Attendees will see the prototype of Faraday Future’s FF 91 electric crossover vehicle after it was unveiled at CES 2017 in Las Vegas on January 3, 2017.
Faraday Future should be the “next Tesla”. It would lead the way in electric vehicles with its groundbreaking FF 91 crossover, which would usher in an “entirely new breed” of automobiles.
Those were some of the claims made by the Californian EV start-up during an elaborate unveiling of the FF 91 at the Consumer Electronics Show in January 2017. If everything had gone according to plan, the vehicle would have been on the market for several years. against an influx of electric vehicles from emerging startups and traditional automakers.
Instead, the opposite happened. The executives who made these proclamations left Faraday Future; there was a plan for a $ 1 billion factory in Nevada; and a vehicle has yet to be built. The founder and CEO, the Chinese billionaire Jia “YT” Yueting, also filed for bankruptcy in 2019.
But Faraday Future now has new life – and capital – thanks to a SPAC deal with Property Solutions Acquisition Corp., which will provide $ 1 billion to the competitive automaker. The company’s shares soared more than 15% after debuting Thursday on the Nasdaq under the ticker FFIE.
It’s a fresh start for Faraday Future, but also a countdown to prove itself to investors, including starting production and sales of the FF 91 within a year.
“We were able to convince the capital market that this is now a different company, a company that can deliver a serious business plan,” said Carsten Breitfeld, CEO of Faraday Future, in an interview. “But now we have to deliver and that is absolutely crucial.”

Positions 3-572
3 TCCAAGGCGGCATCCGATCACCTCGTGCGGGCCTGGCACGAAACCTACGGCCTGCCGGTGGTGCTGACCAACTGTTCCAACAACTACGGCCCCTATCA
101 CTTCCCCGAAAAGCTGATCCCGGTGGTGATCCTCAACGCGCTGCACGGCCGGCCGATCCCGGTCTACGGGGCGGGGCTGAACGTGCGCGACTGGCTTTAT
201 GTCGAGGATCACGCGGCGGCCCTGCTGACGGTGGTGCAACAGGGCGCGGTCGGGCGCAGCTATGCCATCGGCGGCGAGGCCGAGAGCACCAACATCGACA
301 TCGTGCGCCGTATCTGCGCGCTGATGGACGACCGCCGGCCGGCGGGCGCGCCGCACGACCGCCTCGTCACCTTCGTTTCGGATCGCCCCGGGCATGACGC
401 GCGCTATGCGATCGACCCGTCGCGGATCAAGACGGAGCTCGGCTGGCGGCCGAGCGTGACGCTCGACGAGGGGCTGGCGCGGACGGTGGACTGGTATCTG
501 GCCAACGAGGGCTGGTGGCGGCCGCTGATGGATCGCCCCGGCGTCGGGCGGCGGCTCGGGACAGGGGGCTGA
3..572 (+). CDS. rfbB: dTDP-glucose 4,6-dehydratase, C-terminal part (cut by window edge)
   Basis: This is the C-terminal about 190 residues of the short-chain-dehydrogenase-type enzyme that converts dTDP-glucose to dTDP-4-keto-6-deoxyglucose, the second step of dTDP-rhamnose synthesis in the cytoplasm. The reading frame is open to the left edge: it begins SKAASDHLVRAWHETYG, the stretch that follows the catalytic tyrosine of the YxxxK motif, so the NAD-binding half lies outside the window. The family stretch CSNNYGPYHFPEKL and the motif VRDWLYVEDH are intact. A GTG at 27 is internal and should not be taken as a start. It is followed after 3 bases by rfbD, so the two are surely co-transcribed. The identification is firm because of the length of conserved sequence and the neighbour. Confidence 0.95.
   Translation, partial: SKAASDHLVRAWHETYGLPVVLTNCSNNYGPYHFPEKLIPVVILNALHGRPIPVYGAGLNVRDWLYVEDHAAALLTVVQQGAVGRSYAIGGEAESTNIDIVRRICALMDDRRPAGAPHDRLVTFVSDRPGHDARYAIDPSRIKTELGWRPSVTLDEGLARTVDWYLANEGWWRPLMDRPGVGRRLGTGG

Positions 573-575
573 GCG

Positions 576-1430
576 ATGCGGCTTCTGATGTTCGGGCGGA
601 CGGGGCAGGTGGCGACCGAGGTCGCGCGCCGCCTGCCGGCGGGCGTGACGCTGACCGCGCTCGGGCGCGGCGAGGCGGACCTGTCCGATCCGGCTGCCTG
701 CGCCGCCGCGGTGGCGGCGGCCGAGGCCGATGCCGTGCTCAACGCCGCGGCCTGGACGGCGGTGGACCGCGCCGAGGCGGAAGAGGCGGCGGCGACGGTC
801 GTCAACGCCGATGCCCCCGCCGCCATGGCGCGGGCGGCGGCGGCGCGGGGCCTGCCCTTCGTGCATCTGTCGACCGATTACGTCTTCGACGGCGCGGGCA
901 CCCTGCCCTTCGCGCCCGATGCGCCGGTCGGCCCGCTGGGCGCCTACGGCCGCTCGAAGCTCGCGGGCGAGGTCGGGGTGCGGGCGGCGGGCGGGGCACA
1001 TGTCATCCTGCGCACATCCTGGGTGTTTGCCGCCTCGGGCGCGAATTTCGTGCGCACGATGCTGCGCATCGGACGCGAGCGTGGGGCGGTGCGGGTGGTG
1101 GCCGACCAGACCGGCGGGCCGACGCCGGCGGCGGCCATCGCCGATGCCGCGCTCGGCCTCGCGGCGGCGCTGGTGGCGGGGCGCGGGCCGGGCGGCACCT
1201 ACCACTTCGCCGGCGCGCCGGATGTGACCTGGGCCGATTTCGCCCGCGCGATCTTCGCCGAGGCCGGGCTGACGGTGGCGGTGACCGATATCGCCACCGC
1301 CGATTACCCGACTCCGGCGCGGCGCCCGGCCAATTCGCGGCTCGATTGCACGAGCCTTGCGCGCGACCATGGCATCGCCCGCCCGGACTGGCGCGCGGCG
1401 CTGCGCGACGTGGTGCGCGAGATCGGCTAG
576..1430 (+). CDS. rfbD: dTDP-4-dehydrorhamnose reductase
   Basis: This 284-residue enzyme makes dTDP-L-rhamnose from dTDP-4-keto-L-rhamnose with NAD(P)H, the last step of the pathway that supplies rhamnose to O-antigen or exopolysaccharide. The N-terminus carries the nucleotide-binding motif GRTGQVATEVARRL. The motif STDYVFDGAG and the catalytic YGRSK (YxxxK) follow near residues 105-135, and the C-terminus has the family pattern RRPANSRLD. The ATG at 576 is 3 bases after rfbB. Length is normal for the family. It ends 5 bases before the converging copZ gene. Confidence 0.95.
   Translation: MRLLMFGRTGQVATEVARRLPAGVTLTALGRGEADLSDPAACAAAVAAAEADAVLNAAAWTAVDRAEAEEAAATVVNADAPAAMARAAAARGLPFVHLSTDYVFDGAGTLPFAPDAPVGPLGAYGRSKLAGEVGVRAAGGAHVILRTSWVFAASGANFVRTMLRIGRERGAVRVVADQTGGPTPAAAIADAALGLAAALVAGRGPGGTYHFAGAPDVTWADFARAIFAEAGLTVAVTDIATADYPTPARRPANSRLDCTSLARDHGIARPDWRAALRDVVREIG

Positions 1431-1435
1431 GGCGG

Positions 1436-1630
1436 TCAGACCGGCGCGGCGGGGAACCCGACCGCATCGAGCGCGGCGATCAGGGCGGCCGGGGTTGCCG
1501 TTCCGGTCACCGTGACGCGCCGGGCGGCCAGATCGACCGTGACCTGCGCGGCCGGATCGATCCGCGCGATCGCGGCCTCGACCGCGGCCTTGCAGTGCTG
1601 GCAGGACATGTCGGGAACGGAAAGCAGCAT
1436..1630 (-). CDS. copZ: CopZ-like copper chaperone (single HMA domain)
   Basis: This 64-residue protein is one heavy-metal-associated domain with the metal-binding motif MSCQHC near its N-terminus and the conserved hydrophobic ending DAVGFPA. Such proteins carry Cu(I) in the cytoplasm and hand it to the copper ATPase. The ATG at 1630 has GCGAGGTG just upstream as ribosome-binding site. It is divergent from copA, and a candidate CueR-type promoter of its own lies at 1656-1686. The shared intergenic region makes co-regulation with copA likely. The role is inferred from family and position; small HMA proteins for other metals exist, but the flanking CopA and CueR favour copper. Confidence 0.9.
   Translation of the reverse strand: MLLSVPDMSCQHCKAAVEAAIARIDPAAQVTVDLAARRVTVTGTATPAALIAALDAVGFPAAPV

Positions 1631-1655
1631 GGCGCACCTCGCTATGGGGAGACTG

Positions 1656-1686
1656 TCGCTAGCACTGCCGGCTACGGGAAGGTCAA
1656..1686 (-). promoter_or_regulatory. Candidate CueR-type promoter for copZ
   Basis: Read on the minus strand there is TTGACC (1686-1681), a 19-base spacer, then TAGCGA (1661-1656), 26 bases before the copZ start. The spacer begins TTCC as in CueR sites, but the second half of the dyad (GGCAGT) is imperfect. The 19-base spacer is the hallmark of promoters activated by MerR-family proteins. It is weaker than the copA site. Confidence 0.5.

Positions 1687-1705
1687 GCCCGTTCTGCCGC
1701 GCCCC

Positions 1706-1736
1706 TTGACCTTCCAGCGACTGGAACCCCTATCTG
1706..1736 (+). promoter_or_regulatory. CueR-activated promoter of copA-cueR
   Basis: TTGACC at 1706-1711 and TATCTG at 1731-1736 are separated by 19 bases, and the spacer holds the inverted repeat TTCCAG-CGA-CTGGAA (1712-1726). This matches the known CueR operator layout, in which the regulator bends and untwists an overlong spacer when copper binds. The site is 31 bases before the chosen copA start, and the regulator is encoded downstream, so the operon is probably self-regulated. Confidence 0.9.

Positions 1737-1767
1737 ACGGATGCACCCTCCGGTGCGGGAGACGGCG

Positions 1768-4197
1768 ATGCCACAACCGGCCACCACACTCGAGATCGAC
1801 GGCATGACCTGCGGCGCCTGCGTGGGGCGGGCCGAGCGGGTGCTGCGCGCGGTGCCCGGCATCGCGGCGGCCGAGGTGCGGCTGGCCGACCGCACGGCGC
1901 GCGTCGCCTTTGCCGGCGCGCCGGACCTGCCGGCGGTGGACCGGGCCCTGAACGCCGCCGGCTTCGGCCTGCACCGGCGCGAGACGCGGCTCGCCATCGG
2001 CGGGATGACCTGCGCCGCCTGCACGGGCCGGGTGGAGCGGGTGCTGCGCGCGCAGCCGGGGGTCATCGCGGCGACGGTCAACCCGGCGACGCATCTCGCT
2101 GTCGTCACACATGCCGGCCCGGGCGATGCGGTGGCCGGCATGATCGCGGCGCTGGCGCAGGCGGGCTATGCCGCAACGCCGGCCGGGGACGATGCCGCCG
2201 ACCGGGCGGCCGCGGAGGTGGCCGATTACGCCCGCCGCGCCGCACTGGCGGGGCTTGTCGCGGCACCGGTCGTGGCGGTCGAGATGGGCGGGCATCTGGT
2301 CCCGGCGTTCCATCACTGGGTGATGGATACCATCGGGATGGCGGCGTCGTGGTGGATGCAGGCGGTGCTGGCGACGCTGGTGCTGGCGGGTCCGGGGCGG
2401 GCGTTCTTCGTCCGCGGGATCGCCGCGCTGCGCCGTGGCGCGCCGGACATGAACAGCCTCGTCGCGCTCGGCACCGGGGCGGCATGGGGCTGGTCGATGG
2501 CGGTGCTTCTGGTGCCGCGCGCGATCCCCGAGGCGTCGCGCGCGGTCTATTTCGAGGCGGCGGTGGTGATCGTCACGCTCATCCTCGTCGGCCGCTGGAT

Executing the plans is something that new public EV startups couldn’t do. Starting with Nikola last year, automotive SPAC deals exploded, but reality has arrived for many companies. Bold claims by executives have sparked a federal investigation into EV startups like Nikola, Canoo and Lordstown Motors, which last month warned investors of possible bankruptcy concerns.
Other privately owned EV startups like Rivian and Lucid, slated to go public soon via a SPAC merger, have delayed production and delivery of their first vehicles.
“Building a vehicle is not that easy,” said Stephanie Brinley, IHS Markit’s senior automotive analyst. “It’s a very complex process and very capital-intensive. Even seasoned automakers get into situations where programs are delayed from time to time.”
‘Under Promise and Deliver’
Breitfeld, a former BMW executive, said the plan he sold to investors was feasible. It includes starting production of the limited-edition FF 91 for $ 180,000 over the next 12 months, followed by cheaper models and other electric vehicles in the months and years to come.
“There is one simple, single plan for the next 12 months and that is to get the car to the customers,” he said. “It is what I promised and what I will deliver.”